Waterboarding And The Inquisition

Marc Thiessen rightly points out that one Spanish Inquisition water-torture method in which water was funneled down a victim's throat until his or her body was bursting with liquid is not what the CIA did to prisoners. The CIA technique is the Khmer Rouge's in every single respect, as you can see clearly depicted here. But he is wrong in thinking that the Inquisition didn't use the same basic method of using smaller amounts to bring victims to near-drowning and then relent, before subjecting them to it again and again until they told the torturers what they wanted to hear. He is wrong that they didn't strap people to a board to do it.

A reader notes the following diorama in the Museum of the Inquisition in Lima, Peru, re-enacting the technique in the Peruvian Inquisition. Before Thiessen tries yet another semantic dodge, the reader reminds us:

Some folks would argue that the Peruvian Inquisition was separate from the Spanish Inquisition, and it did have its own tribunal.  However, that's more of a procedural detail of running an inquisition in a far-off colony; the Peruvian branch of the Inquisition was authorized by the Spanish king and got its authority and tactics from the Spanish branch.

Now look at the diorama representation of it in the museum:

2207579073_d290633417

Notice that there is no pumping of water into the body until it swells into great pain; notice that the amount of water applied at any one time is not enough to drown someone entirely, just enough to bring the person to the brink of drowning, with all the involuntary terror that creates.These photos are from here and here.

What Thiessen is doing is justifying torture. And he is a Catholic. The hierarchy supports barring pro-choice Catholic public officials from receiving communion. But public officials who helped set up and defend the absolute evil of torture? The hierarchy is silent. It tells you something about the corruption at the top of the Vatican and the shameful abdication of the American bishops, whose opposition to torture has been present but remarkably subdued.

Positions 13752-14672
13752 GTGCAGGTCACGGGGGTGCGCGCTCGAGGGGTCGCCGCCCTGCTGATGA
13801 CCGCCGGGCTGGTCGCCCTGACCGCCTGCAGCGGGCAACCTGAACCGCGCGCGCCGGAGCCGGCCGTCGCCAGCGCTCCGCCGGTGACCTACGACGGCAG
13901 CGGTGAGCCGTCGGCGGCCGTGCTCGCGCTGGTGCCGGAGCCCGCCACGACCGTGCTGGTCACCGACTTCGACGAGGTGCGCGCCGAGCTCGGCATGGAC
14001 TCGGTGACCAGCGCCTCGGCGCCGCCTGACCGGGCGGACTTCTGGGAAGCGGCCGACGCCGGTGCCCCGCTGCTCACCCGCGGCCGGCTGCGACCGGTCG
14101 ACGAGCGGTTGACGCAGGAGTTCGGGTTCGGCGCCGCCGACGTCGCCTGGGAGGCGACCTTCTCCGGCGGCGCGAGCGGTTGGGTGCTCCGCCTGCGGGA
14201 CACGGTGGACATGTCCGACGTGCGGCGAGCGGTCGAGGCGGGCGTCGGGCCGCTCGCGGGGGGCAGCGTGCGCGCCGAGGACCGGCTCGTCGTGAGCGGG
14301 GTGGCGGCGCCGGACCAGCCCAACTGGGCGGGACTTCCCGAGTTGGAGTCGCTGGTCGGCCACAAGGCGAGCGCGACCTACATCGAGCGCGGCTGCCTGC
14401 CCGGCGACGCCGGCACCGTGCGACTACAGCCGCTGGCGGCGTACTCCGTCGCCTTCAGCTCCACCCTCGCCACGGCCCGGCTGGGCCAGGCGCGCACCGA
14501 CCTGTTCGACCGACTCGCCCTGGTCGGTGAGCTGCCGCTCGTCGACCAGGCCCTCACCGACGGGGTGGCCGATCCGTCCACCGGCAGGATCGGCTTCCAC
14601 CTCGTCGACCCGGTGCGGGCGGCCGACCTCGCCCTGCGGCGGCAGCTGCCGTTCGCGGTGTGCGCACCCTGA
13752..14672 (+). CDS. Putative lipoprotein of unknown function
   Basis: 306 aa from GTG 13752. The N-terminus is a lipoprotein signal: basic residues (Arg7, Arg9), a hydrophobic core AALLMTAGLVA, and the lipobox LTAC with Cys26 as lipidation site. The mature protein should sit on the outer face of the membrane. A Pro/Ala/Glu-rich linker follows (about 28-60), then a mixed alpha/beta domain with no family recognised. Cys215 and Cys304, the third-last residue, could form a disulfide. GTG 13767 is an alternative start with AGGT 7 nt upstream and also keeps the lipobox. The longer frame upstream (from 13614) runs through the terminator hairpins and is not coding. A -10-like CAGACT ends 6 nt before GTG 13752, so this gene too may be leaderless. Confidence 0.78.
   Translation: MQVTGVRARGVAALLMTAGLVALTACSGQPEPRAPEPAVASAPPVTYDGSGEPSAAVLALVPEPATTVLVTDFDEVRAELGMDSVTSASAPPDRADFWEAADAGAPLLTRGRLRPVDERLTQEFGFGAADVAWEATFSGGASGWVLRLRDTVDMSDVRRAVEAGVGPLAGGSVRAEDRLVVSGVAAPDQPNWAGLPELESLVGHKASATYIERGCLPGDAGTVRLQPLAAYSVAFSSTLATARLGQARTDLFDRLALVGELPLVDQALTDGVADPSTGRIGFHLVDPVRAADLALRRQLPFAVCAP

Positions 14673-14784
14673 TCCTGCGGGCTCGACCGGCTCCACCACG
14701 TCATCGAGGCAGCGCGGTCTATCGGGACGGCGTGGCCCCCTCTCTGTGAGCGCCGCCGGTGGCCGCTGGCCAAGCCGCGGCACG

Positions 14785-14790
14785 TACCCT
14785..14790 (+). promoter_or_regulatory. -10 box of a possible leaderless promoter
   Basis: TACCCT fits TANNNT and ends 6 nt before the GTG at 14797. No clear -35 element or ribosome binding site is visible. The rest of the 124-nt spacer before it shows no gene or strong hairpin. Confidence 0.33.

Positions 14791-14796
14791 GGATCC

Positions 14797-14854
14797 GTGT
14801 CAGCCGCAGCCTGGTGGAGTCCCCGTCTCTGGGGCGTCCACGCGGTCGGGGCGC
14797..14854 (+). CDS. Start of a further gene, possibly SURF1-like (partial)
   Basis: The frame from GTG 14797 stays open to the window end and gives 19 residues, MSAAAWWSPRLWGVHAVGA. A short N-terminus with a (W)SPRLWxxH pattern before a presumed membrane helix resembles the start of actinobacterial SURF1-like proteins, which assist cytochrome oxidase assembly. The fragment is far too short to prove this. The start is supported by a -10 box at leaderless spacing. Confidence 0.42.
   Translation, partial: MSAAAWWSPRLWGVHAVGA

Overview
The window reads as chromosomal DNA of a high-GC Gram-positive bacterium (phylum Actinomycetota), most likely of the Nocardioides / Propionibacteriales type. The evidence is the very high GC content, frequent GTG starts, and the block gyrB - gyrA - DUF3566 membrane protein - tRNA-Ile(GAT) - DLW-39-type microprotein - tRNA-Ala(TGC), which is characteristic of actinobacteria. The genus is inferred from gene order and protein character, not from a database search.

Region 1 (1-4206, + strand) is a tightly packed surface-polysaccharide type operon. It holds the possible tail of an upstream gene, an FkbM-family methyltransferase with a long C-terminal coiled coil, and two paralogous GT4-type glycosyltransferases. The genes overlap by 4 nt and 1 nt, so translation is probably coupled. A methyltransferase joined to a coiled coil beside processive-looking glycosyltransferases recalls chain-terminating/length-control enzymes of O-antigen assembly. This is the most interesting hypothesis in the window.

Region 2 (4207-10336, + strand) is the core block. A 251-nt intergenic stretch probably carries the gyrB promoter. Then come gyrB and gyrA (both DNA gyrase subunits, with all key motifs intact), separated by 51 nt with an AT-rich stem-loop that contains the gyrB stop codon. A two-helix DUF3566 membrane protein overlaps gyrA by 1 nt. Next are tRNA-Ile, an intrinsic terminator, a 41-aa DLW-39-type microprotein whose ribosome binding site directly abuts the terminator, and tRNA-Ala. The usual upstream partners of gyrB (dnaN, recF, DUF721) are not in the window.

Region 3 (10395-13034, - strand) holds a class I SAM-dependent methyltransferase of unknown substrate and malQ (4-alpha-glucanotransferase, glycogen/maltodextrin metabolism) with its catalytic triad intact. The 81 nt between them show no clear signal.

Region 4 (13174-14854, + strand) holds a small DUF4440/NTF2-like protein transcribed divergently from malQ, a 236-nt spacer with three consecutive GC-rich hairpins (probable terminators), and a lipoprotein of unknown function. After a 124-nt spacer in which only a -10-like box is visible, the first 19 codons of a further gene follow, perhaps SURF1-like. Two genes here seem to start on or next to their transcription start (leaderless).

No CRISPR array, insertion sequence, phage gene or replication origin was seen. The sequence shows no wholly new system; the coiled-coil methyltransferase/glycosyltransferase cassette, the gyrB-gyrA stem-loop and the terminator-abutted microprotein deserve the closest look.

2006-2011 archives for The Daily Dish, featuring Andrew Sullivan

What Happened to the Milky Way?

Light pollution has taken away our ability to see the stars. Can we still save the night sky?

Join the Discussion

After you comment, click Post. If you’re not already logged in you will be asked to log in or register with Disqus.

Please note that The Atlantic's account system is separate from our commenting system. To log in or register with The Atlantic, use the Sign In button at the top of every page.

blog comments powered by Disqus

Video

What Happened to the Milky Way?

Light pollution has taken away our ability to see the stars. Can we still save the night sky?

Video

The Faces of #BlackLivesMatter

Scenes from a recent protest in New York City

Video

Desegregated, Yet Unequal

A short documentary about the legacy of Boston busing

Video

Ruth Bader Ginsburg on Life

The Supreme Court justice talks gender equality and marriage.

Video

Social Media: The Video Game

What if the validation of your peers could "level up" your life?

Video

The Pentagon's $1.5 Trillion Mistake

The F-35 fighter jet was supposed to do everything. Instead, it can barely do anything.

Just In